West Point in the Making of America








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The Class the Stars Fell On

The West Point graduating class of 1915 numbered 164. More than a third of that extraordinary class won stars, 59 in all-24 brigadier generals (one star), 24 major generals (two stars), 7 lieutenant generals (three stars), two generals (four stars), and 2 generals of the army (five stars).

The two who attained the army’s highest possible rank were Dwight David Eisenhower and Omar Nelson Bradley. They joined a very select group. Before World War II only four men had held that rank: Ulysses S. Grant (Class of 1843), William T. Sherman (1840), Philip H. Sheridan (1853), and John J. Pershing (1886).

Three others attained the rank during World War II. One, George C. Marshall, was not a West Pointer—he graduated from the Virginia Military Institute—but the other two were: Douglas MacArthur (1903) and Henry H. Arnold (1907). There have been no others since.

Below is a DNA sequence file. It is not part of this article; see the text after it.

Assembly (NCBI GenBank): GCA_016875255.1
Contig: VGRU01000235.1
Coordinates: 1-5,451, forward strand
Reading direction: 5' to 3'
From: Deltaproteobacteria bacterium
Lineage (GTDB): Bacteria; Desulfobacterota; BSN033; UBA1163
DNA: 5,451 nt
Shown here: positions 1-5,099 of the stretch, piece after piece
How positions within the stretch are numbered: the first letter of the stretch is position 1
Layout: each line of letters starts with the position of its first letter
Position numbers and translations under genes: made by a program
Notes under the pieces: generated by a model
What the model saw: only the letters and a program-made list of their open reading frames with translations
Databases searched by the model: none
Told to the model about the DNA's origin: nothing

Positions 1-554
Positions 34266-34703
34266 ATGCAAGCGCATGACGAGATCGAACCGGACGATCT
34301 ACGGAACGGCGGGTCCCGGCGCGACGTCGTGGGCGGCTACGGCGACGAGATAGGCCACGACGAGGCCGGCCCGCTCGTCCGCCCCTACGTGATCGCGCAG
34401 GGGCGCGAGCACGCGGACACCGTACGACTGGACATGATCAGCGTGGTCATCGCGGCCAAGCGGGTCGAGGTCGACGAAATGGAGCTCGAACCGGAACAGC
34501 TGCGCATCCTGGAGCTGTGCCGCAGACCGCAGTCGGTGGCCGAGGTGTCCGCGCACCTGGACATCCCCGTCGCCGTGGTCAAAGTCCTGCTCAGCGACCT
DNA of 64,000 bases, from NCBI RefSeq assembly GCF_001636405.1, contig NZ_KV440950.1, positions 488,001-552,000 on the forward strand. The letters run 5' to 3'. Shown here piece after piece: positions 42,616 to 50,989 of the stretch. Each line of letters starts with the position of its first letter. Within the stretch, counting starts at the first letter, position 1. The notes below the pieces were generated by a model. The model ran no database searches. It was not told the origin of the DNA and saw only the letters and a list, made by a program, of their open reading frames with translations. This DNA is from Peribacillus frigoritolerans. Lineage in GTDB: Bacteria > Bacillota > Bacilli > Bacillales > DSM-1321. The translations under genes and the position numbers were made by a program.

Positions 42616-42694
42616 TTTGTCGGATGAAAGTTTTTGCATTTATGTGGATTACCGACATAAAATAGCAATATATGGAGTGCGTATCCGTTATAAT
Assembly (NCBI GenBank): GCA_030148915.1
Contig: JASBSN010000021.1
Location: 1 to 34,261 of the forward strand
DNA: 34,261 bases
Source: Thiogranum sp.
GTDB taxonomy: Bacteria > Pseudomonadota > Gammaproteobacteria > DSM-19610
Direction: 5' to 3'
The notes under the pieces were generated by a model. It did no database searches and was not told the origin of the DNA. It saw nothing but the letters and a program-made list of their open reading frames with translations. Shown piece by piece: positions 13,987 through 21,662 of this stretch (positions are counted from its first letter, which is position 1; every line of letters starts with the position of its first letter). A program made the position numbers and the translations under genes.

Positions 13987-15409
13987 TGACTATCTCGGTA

Omar Nelson Bradley

Key Figures

Omar Nelson Bradley
Omar Nelson Bradley
Class of 1915

Smithsonian National Museum of American History

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West Point in History Introduction 1802–1860 1861–1870 1866–1914 1914–1918 Epilogue Introduction 1802–1860 1861–1870 1866–1914 1914–1918 Epilogue Restoring the Academy The Class the Stars Fell On Making the Modern Academy Class of 1980